Central European Summer Time

Time zones of Europe in relation to UTC:
blue Western European Time (UTC+0)
Western European Summer Time (UTC+1)
light blue Western European Time (UTC+0)
red Central European Time (UTC+1)
Central European Summer Time (UTC+2)
yellow Eastern European Time (UTC+2)
Eastern European Summer Time (UTC+3)
orange Kaliningrad Time (UTC+3)
green Moscow Time (UTC+4)
Light colours indicate countries that do not observe summer time.

Central European Summer Time (sometimes called Central European Daylight Time) is the name for a time zone. It is a daylight saving time.[1] Some of the countries that have Central European Time shift their clocks forward one hour, during the summer months and shift it one hour backwards during winter months.[2]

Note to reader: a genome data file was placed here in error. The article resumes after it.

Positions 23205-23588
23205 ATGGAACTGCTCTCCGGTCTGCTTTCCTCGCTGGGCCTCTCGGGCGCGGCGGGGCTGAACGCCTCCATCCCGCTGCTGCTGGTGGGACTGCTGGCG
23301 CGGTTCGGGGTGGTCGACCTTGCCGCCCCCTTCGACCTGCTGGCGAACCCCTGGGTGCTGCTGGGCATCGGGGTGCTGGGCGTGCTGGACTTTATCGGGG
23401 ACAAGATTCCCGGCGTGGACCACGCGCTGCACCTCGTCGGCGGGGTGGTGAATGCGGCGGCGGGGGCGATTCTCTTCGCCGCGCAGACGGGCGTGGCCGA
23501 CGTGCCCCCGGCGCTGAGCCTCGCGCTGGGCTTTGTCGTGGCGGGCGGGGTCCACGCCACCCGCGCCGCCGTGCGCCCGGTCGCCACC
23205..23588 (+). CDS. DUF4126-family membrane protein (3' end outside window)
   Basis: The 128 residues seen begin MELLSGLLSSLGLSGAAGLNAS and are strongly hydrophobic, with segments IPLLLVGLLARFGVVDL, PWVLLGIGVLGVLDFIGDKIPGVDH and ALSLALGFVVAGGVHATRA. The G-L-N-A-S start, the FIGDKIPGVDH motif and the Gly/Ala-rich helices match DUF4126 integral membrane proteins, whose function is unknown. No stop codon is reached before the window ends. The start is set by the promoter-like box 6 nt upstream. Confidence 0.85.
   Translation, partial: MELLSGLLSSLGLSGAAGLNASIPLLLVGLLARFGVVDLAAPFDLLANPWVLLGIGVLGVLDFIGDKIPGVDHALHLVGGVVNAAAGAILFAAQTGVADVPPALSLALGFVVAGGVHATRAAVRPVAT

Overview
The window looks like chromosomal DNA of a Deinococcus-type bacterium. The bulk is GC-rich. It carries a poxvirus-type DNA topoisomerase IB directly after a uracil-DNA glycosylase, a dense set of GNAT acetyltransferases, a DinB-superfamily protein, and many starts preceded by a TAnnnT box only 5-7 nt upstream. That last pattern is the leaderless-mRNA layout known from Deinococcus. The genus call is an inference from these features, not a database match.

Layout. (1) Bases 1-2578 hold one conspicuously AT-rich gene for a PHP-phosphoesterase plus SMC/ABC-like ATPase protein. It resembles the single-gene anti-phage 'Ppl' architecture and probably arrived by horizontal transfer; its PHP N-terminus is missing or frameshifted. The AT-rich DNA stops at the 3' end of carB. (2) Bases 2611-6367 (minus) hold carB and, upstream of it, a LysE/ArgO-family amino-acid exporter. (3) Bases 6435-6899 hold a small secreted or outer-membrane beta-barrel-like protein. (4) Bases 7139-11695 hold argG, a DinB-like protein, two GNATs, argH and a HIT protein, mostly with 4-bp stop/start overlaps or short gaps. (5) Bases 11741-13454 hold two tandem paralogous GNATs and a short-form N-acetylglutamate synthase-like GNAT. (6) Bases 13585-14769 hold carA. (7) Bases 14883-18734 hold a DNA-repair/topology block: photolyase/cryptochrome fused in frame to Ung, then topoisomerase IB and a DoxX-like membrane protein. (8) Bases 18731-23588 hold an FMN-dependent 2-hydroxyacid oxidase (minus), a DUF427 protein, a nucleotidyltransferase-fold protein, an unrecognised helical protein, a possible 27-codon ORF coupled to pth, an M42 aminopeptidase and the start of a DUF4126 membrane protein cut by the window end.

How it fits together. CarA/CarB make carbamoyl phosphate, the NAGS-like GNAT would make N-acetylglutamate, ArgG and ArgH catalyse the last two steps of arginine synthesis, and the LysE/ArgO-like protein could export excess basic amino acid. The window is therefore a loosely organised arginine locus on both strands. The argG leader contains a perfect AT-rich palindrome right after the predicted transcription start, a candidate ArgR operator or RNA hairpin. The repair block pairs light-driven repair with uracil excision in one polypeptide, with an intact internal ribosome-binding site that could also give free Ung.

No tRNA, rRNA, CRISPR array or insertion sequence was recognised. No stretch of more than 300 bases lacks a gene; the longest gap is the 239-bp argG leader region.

A research station called Troll in Antarctica uses this time zone in the winter, but uses Greenwich Mean Time in the summer.[3]

The part of Europe using this time zone has had many changes from Central European Summer Time. It is because the Sun is not matching with the time in their areas. They have also stopped using the timezone multiple times.[4]


  1. "CEST time zone — Central European Summer Time". 24timezones.com. Retrieved 2022-12-31.
  2. Slater, Jack (2022-08-01). "What is CEST and what's the difference to time in the UK?". Metro. Retrieved 2022-12-31.
  3. "Central European Summer Time – CEST Time Zone". www.timeanddate.com. Retrieved 2022-12-31.
  4. Tidey, Alice (2022-10-28). "When will the EU end seasonal clock changes? Only time will tell". euronews. Retrieved 2022-12-31.